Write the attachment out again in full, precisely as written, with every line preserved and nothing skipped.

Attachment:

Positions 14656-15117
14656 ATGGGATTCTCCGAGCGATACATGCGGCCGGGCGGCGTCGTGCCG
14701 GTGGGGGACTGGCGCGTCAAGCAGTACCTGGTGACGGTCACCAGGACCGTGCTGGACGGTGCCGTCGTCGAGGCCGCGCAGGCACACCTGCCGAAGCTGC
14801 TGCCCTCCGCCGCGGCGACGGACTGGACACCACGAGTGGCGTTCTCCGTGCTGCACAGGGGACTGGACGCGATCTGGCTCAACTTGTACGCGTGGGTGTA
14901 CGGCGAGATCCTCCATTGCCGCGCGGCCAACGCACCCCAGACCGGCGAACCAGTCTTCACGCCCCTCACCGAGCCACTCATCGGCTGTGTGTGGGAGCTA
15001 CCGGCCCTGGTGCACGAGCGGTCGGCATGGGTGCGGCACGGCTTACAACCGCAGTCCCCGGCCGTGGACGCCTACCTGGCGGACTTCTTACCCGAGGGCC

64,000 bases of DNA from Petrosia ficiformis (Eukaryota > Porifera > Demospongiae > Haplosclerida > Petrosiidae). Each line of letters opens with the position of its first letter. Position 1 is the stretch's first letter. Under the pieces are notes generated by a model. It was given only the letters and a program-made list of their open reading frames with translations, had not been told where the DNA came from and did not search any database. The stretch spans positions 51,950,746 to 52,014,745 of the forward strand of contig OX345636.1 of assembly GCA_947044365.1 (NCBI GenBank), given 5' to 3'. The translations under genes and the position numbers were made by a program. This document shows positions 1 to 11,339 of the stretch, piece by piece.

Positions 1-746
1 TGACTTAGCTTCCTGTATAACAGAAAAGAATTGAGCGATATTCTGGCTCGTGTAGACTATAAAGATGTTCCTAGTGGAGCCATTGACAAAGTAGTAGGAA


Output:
Positions 14656-15117
14656 ATGGGATTCTCCGAGCGATACATGCGGCCGGGCGGCGTCGTGCCG
14701 GTGGGGGACTGGCGCGTCAAGCAGTACCTGGTGACGGTCACCAGGACCGTGCTGGACGGTGCCGTCGTCGAGGCCGCGCAGGCACACCTGCCGAAGCTGC
14801 TGCCCTCCGCCGCGGCGACGGACTGGACACCACGAGTGGCGTTCTCCGTGCTGCACAGGGGACTGGACGCGATCTGGCTCAACTTGTACGCGTGGGTGTA
14901 CGGCGAGATCCTCCATTGCCGCGCGGCCAACGCACCCCAGACCGGCGAACCAGTCTTCACGCCCCTCACCGAGCCACTCATCGGCTGTGTGTGGGAGCTA
15001 CCGGCCCTGGTGCACGAGCGGTCGGCATGGGTGCGGCACGGCTTACAACCGCAGTCCCCGGCCGTGGACGCCTACCTGGCGGACTTCTTACCCGAGGGCC

64,000 bases of DNA from Petrosia ficiformis (Eukaryota > Porifera > Demospongiae > Haplosclerida > Petrosiidae). Each line of letters opens with the position of its first letter. Position 1 is the stretch's first letter. Under the pieces are notes generated by a model. It was given only the letters and a program-made list of their open reading frames with translations, had not been told where the DNA came from and did not search any database. The stretch spans positions 51,950,746 to 52,014,745 of the forward strand of contig OX345636.1 of assembly GCA_947044365.1 (NCBI GenBank), given 5' to 3'. The translations under genes and the position numbers were made by a program. This document shows positions 1 to 11,339 of the stretch, piece by piece.

Positions 1-746
1 TGACTTAGCTTCCTGTATAACAGAAAAGAATTGAGCGATATTCTGGCTCGTGTAGACTATAAAGATGTTCCTAGTGGAGCCATTGACAAAGTAGTAGGAA